# Gustafson's Law

Gustafson's Law, also known as Gustafson-Barsis's Law, is a principle in parallel computing that addresses the issue of scalability in parallel systems. It was proposed by John L. Gustafson and his colleague Edwin H. Barsis in 1988 as a response to Amdahl's Law, which was more pessimistic about the potential performance improvements achievable through parallel processing.

Gustafson's Law states that it is possible to achieve significant speedup in parallel processing by increasing the problem size. In other words, the law suggests that as the number of processors increases, the overall computational workload can be increased proportionally to maintain constant efficiency. This contrasts with Amdahl's Law, which focuses on the fixed-size problem and emphasizes the importance of the sequential portion of a computation that limits the maximum speedup achievable.

Gustafson's Law can be expressed mathematically as follows:

Speedup = P + (1 - P) * S

Where:

1. Speedup is the factor by which the computation time is reduced when using multiple processors.
2. P is the proportion of the computation that can be performed in parallel.
3. S is the proportion of the computation that must be performed sequentially.

Key aspects of Gustafson's Law include:

1. Scalability: Gustafson's Law highlights the importance of scalability in parallel processing, suggesting that significant performance improvements can be achieved by increasing the problem size as the number of processors increases.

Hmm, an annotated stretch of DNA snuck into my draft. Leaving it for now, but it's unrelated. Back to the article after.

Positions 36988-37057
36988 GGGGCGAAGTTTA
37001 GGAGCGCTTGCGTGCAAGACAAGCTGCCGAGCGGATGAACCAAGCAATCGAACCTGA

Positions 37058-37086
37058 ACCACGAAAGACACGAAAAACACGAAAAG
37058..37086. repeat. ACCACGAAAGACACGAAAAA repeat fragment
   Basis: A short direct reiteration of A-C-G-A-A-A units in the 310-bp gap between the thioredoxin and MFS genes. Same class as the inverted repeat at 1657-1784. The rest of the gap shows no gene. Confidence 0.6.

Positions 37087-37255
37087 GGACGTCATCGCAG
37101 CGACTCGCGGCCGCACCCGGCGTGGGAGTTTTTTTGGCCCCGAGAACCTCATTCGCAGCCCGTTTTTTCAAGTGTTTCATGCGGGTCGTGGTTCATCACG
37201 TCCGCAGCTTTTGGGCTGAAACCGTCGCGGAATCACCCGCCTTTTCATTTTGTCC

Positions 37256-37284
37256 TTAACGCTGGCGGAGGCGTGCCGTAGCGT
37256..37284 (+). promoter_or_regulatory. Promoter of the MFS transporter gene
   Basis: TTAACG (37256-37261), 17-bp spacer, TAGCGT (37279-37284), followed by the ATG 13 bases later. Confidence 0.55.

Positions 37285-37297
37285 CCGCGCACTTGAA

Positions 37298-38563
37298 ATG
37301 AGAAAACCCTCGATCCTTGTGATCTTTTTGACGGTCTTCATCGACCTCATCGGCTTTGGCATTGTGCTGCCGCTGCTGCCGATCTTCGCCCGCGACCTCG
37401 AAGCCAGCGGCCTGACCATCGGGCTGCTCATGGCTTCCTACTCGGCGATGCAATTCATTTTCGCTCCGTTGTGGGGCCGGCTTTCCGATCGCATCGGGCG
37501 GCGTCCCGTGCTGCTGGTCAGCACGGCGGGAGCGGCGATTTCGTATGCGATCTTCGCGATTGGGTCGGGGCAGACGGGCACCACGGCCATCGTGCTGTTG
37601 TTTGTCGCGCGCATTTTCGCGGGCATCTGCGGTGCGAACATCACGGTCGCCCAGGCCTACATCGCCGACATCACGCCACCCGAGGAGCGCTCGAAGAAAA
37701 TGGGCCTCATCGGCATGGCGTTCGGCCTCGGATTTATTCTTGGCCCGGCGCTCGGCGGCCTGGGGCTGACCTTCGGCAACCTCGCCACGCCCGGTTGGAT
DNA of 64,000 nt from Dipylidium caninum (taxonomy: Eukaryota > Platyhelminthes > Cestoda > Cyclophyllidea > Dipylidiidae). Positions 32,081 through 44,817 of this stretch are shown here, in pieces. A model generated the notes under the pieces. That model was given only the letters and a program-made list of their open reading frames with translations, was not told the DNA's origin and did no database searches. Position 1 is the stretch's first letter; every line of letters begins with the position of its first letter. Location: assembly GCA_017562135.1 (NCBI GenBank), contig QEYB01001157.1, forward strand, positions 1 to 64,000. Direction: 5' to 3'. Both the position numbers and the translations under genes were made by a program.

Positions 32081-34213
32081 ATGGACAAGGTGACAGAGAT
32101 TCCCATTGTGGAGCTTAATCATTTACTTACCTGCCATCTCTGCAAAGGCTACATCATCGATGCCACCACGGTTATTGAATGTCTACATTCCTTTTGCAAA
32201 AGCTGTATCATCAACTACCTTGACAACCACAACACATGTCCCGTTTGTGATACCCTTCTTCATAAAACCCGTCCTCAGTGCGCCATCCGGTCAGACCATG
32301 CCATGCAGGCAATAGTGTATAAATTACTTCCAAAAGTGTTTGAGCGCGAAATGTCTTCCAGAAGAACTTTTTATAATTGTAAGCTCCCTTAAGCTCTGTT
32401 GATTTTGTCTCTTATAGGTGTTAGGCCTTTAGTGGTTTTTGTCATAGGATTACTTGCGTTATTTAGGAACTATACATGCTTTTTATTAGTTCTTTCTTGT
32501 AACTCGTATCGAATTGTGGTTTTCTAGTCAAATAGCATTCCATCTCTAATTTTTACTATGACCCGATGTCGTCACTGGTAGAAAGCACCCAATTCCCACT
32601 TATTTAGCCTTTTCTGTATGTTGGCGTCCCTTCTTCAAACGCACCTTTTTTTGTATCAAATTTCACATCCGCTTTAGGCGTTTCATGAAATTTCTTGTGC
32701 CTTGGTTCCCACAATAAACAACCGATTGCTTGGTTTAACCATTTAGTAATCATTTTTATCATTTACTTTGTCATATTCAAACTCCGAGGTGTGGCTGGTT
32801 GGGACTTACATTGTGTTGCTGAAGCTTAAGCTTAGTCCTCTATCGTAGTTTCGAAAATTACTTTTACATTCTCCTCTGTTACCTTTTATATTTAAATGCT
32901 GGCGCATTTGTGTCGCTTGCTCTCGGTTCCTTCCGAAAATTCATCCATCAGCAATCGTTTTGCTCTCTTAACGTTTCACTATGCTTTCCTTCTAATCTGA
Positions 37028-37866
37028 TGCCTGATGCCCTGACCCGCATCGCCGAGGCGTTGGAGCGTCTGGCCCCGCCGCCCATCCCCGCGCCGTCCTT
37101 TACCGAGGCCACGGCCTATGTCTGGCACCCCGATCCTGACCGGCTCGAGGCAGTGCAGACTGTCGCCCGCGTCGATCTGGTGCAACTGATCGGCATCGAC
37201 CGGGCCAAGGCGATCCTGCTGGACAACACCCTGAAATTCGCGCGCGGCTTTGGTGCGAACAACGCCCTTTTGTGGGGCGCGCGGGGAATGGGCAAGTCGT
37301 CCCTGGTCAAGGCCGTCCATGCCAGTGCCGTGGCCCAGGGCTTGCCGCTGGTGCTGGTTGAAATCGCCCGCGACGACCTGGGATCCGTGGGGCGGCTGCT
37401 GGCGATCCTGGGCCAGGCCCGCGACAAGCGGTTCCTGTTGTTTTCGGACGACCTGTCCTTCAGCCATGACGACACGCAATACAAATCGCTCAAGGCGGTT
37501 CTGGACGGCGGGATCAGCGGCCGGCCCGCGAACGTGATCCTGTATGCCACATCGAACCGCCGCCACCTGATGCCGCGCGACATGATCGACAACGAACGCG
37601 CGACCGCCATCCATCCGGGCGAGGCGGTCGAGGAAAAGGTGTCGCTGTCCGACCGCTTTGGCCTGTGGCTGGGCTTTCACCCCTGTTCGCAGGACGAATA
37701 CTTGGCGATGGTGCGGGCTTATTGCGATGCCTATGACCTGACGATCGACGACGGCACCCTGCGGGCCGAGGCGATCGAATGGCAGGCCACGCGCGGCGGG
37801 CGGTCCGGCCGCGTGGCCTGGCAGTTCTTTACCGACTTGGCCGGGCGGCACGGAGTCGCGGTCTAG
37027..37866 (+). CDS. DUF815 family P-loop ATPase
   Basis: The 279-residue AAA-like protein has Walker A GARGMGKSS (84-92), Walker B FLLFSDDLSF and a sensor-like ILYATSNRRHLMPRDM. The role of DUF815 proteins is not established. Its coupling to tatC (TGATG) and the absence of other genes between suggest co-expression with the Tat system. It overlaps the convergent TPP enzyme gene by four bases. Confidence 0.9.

2. Focus on parallel portion: Unlike Amdahl's Law, which emphasizes the impact of the sequential portion of computation on performance, Gustafson's Law focuses on the parallel portion and how it can be scaled to achieve better performance.
3. Optimism for parallel processing: Gustafson's Law presents a more optimistic view of the potential for parallel processing, as it suggests that there is no inherent limit to the speedup that can be achieved through parallelism, as long as the problem size is increased proportionally.
4. Real-world applicability: Gustafson's Law is more applicable to real-world problems, as many computational tasks naturally scale with the size of the data or the complexity of the problem being solved.

In summary, Gustafson's Law is a principle in parallel computing that emphasizes the potential for performance improvements through parallel processing by increasing the problem size as the number of processors increases. It offers a more optimistic view on parallelism compared to Amdahl's Law and provides a better understanding of the scalability of parallel systems in real-world applications.